The Appellant is a stateless Palestinian who has applied for asylum in the Netherlands. The Appellant claims that Lebanon cannot be regarded as her country of usual residence. The court declares that Lebanon was rightly considered the Appellant’s country of usual residence and the exclusion provision of Article 1 (D) of the Refugee Convention applies.
- Article 1(D), paragraph 1 of the Geneva Convention on Refugees
- Article 31, sub 1 of the Dutch Aliens Act 2000
The appellant is a stateless Palestinian, born in Lebanon. On 6 November 2018 she applied for asylum in the Netherlands, for a fixed period. The appellant argued that she left Lebanon because she faced discrimination and the living circumstances were difficult. She argued that it was difficult to find work. She also argued that leaving Lebanon was a precautionary measure and that she has had no difficulties regarding discrimination or finding work. The appellant also argued that Lebanon was an unsafe country, and that she is afraid that when the political situation in Syria stabilises, her brothers will be sent back to Syria to fulfil their military conscription.
The appellant first argues that Lebanon cannot be regarded as her country of usual residence. If Lebanon is designated as the country of usual residence, the ground for exclusion in Article 1D of the Refugee Convention does not apply because she has not received any help or assistance from UNRWA.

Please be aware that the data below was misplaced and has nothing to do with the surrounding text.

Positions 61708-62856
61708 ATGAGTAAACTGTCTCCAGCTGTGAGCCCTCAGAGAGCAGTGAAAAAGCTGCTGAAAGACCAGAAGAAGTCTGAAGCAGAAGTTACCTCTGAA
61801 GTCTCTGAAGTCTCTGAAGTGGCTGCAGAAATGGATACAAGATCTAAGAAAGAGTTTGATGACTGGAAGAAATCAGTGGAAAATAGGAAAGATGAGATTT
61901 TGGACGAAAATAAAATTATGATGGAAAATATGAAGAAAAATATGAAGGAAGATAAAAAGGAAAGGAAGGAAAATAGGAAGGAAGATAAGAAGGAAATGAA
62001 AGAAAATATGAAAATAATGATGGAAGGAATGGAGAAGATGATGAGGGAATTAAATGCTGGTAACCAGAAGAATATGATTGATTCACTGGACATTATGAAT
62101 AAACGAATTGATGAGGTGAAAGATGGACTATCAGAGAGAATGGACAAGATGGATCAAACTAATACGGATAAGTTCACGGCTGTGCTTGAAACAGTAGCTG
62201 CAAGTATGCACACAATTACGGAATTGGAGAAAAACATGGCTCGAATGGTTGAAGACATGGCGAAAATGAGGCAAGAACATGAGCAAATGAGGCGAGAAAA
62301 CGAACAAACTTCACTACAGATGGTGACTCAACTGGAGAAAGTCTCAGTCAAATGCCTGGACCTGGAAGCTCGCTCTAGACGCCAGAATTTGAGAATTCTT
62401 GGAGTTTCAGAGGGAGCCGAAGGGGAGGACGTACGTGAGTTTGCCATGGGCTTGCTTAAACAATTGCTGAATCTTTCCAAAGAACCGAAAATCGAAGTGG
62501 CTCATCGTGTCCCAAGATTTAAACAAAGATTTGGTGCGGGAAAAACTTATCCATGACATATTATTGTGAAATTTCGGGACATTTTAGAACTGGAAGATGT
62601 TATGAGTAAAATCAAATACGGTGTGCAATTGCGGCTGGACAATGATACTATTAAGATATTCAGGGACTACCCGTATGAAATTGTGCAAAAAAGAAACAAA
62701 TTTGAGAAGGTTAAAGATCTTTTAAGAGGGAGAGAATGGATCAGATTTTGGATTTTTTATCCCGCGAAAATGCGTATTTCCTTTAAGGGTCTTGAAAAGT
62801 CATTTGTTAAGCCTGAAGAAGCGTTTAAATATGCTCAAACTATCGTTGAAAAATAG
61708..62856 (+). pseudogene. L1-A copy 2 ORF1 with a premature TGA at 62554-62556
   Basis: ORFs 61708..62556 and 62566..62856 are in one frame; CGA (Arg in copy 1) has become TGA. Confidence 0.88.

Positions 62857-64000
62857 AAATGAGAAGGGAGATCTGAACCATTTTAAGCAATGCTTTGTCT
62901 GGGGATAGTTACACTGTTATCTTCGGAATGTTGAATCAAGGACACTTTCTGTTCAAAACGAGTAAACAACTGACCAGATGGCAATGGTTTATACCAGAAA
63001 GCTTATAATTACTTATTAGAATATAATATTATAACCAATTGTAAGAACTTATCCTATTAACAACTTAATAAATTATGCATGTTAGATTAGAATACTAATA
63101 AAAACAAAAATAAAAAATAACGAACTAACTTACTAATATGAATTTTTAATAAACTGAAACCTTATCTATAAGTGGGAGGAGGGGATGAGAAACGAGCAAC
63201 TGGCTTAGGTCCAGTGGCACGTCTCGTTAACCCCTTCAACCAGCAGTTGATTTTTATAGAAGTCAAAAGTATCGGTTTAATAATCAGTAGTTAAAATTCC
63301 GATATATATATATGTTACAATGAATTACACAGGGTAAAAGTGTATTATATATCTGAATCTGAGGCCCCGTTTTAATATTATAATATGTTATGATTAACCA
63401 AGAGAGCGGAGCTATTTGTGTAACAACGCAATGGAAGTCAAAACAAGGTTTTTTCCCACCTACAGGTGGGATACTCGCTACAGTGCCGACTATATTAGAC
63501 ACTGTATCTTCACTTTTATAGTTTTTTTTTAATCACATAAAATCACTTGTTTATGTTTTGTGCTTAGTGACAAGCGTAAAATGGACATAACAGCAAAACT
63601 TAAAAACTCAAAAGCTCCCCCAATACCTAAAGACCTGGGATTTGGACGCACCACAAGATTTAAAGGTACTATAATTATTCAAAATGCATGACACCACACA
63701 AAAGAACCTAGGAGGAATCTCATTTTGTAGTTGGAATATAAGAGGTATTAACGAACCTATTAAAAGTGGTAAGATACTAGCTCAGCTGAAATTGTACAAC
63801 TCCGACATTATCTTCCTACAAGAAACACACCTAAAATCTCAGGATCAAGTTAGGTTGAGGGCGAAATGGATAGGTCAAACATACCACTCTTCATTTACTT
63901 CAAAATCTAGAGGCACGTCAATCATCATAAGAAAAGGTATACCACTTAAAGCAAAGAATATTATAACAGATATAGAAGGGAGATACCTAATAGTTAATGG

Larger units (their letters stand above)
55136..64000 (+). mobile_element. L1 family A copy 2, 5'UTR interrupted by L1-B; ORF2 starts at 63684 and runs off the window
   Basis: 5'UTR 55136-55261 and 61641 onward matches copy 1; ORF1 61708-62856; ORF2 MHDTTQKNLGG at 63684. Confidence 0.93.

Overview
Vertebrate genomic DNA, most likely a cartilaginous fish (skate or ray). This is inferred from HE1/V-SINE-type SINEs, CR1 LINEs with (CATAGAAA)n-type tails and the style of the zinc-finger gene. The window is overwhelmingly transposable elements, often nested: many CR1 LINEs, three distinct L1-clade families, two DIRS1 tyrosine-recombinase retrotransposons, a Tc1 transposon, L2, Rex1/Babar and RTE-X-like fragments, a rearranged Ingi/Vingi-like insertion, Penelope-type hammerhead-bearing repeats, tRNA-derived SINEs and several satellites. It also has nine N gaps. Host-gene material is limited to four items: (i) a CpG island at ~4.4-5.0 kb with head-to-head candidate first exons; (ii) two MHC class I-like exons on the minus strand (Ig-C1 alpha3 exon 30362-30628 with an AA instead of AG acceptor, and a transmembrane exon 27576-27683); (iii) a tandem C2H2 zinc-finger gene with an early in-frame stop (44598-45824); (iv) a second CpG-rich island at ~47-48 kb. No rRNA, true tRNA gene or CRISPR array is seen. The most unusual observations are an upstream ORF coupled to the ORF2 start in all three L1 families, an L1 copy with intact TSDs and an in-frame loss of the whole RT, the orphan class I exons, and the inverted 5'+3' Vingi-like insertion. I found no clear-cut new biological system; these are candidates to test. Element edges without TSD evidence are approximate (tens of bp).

In addition, the appellant argues that the general situation in Lebanon has deteriorated. Lebanon is increasingly hostile against the (Syrian) refugees and the authorities have now also deported refugees to Syria. In support of this position, the claimant referred to a report by Amnesty International dated 11 February 2019 on the human rights situation in Lebanon, a recent human rights report from the US Department of State (USDOS) dated March 13, 2019 and a number of news reports on forced deportations of Syrian refugees.
The appellant states that she no longer has a right of residence in Lebanon, as she had received a letter from the Lebanese authorities indicating that she cannot return back to Lebanon without the permission of the authorities.
Lastly, the appellant claimed the application of a procedural instruction of the Dutch Immigration and Naturalization Service (“IND”) named (WI) 2019/12, which contains a passage stating that the IND must assess to what extent it is plausible that foreign nationals can once again obtain a right of residence in the country of their usual residence. However, this procedural instruction was replaced after only two weeks by a different procedural instruction named WI 2019/13, in which this passage was removed. The appellant claims that she has been disadvantaged by changing this policy.
The defendant considers the appellant’s identity, nationality and ethnicity credible and agrees with the appellant’s reasoning for her departure from Lebanon. The defendant claims that Lebanon should be considered as the country of usual residence of the appellant and that the appellant has also enjoyed protection from the UNRWA in Lebanon.